What to say in English when you don’t understand or are confused?

You will inevitably be confused and uncertain at times when you are learning a language. This is natural and not something to worry about. It’s all part of the learning process. However, you need to be able to communicate your confusion. As soon as possible, you should aim to acquire the ability to express this lack of understanding clearly and naturally.

In this article, I outline some key phrases you should use to express your lack of comprehension. Using them will assist you in making your English more natural. They will also impress examiners, so are vital for those taking IELTS, First Certificate or other English language exams. Here are some very useful phrases you should try to learn asap (as soon as possible) to help you when: you don’t understand, need someone to repeat, need clarification, and when you can’t answer a question. 

I don’t understand

Using the phrase “I don’t understand” may accurately convey your message, but it’s not very sophisticated. You need to try to use different expressions to get this message across.  More sophisticated (and more natural) expressions include:

Sorry, I’m not with you 

I don’t follow

I am sorry, but I don’t follow what you are saying

I (just) don’t get it!

I’m completely lost!

To be honest, I’m completely confused

You will notice that two of these expressions use the word sorry. Particularly in British English, it’s common to apologise, even when you haven’t done anything wrong!

The final expression begins with ‘to be honest. Using ‘to be honest’ is a good way to indicate to the person you are speaking to that you are telling the truth about your own opinions or feelings, especially if you think these will disappoint the person you are talking to. “To be honest, the meal was terrible”; “to be honest, I feel terrible today; I don’t think I can work today”. 

Repetition

Can you repeat? 

Though this is clear English, it doesn’t sound very natural. It sounds more like something a police officer might say if you were being interrogated! More natural phrases would include:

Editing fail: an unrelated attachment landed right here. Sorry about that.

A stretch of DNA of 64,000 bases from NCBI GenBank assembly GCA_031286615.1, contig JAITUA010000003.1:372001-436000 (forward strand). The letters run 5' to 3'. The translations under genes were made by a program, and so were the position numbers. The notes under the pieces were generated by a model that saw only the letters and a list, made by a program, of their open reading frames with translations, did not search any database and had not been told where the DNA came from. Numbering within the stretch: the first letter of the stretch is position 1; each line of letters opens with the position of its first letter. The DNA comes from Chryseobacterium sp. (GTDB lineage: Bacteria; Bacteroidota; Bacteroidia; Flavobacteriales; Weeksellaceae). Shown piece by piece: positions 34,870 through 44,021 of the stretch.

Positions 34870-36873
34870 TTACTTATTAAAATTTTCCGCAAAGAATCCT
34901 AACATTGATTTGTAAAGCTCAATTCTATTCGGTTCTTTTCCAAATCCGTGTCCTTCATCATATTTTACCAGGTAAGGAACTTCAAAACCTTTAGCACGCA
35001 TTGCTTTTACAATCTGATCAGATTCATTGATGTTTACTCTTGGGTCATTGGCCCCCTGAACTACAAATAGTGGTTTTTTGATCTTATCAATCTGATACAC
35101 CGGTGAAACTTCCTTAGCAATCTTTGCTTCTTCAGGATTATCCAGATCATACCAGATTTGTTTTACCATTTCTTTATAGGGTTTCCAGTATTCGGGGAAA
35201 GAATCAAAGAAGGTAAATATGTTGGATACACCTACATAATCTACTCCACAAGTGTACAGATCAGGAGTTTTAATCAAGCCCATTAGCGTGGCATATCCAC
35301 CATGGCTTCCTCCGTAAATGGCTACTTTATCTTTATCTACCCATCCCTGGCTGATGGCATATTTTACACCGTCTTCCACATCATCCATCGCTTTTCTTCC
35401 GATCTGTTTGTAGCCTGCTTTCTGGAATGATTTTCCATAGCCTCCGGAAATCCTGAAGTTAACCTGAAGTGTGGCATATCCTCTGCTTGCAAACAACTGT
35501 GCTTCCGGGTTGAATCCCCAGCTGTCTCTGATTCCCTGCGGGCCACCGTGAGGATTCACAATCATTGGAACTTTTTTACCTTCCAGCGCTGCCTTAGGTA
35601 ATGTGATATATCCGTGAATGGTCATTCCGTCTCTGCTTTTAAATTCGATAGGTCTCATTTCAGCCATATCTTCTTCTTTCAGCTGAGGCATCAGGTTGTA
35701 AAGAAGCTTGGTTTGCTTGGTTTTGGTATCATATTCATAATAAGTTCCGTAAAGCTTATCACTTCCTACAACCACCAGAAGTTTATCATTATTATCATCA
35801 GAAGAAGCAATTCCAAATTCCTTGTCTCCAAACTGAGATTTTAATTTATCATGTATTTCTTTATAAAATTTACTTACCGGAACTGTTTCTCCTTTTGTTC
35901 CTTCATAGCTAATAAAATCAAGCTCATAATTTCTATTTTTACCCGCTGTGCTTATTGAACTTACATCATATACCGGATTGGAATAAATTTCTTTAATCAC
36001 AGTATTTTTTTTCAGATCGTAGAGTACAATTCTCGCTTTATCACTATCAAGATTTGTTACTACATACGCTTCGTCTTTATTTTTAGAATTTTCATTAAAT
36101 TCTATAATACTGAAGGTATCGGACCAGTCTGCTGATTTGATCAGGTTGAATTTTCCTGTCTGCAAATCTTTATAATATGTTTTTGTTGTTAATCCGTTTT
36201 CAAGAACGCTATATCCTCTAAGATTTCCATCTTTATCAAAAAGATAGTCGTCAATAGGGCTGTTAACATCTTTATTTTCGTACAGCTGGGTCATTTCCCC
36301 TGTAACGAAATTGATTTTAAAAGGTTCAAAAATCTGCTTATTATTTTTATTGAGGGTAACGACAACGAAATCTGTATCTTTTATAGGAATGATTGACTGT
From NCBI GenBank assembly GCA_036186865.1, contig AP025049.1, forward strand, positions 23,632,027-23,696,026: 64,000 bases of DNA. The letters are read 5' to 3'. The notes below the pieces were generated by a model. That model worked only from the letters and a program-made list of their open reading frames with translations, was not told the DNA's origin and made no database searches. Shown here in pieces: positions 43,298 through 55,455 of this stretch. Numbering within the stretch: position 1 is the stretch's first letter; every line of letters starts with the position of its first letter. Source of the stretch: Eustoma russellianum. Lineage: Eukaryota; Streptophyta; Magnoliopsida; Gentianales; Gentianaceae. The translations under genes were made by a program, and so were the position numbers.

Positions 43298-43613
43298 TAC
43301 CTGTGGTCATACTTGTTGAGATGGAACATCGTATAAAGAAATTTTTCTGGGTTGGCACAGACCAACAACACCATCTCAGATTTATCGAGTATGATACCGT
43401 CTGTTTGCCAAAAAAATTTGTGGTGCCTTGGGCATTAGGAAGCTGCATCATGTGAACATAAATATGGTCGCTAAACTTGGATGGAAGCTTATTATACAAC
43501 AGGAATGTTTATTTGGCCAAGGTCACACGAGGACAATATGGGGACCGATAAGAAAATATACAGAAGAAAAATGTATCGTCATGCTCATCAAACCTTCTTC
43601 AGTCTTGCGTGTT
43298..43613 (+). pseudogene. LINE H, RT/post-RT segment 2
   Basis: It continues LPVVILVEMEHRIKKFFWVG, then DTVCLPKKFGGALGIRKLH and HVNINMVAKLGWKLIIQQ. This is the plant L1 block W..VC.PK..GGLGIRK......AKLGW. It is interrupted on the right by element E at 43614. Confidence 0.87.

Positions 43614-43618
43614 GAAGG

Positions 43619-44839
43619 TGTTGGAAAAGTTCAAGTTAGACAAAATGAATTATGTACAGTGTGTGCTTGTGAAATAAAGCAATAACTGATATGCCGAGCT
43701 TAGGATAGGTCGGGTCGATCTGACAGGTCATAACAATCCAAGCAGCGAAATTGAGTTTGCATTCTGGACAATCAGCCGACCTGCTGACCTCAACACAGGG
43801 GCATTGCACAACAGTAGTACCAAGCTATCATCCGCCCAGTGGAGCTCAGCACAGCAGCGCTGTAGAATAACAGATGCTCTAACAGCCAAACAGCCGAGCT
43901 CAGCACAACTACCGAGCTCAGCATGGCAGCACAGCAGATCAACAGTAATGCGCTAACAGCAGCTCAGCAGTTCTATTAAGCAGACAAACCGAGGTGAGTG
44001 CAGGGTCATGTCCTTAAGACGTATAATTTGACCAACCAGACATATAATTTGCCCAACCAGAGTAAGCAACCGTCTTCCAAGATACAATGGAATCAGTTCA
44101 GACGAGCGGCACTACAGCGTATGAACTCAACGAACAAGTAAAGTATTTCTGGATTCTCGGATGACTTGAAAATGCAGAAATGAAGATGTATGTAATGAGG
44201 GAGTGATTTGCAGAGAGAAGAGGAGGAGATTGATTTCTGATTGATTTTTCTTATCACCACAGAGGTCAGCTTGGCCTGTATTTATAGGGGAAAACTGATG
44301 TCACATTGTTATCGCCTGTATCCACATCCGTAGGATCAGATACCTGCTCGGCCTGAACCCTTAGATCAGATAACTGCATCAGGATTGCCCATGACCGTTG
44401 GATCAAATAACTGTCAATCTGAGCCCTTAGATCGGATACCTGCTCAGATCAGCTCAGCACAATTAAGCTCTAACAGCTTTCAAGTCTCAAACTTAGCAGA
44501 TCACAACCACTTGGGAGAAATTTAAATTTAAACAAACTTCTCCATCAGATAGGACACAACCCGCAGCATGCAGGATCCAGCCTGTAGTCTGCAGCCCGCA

Could/can you say that again please? 

Using could make this a little bit more formal and polite.  This phrase is a bit long, so is best used when greater clarity is required in general conversation; shorter phrases are more appropriate, including:

Say again 

Come again 

The phrase ‘say again’ is very natural, and you will hear it used widely by proficient users of English and native speakers. In contrast, ‘come again’ is a little more informal but still widely used. You should get used to using them. 

Requesting clarification 

The person you are speaking to may use a word or phrase you are unfamiliar with. This may happen in a class; your teacher may use language that is new to you. If so, to request clarification, use a phrase such as:

What does X mean? 

Be careful with this one and avoid the common mistake: “what means X?”). The structure of ‘What does X mean?’ is typical of many questions in English in which the interrogative (the ‘question word’; where, when, who, why etc.) is followed by an auxiliary verb-do, does, are, is etc. So, learning this question well will help your grammar and your question formation. 

 

What exactly do you mean by X?

 

I don’t know

When you don’t have the answer, saying “I don’t know” is fine. However, one way of impressing with your English is to use a range of expressions. You should always try to expand your language and have alternative ways of saying the same thing. So alternatives to “I don’t know”, include: 

 

I’ve no idea 

I haven’t a clue / I haven’t got a clue

I haven’t the foggiest (idea)

 

The phrase ‘I haven’t the foggiest (idea)’ is an idiomatic phrase that comes from the weather condition fog. Fog is a cloud that touches the ground. Fog can be thin or thick, meaning people have difficulty seeing through it. If you are outside on a very foggy day, you will have very limited vision and might not know where you are. 

 

In informal spoken English, ‘I don’t know’ often becomes, because of connected speech,  ‘dunno’. Dunno is the type of word you should only use with friends and those you know well, but is 

 

The expressions I’ve recommended in this article will be very useful for you. 

They also contain within them some important features of English grammar (such as the appropriate use of auxiliary verbs in questions) and pronunciation. 

 

There are many contractions in the phrases, something students often struggle with when speaking English.  At higher levels, students often remain reluctant to use contractions. Some  students feel they are informal and therefore not good English. In truth, good spoken English includes many contractions. Learn how to use contractions correctly by using the phrases recommended in this article.

 

Parts of this article are adapted from:

  1. Ellis, ‘Classroom Language’, English Teaching Professional,  Issue 127, March 2020.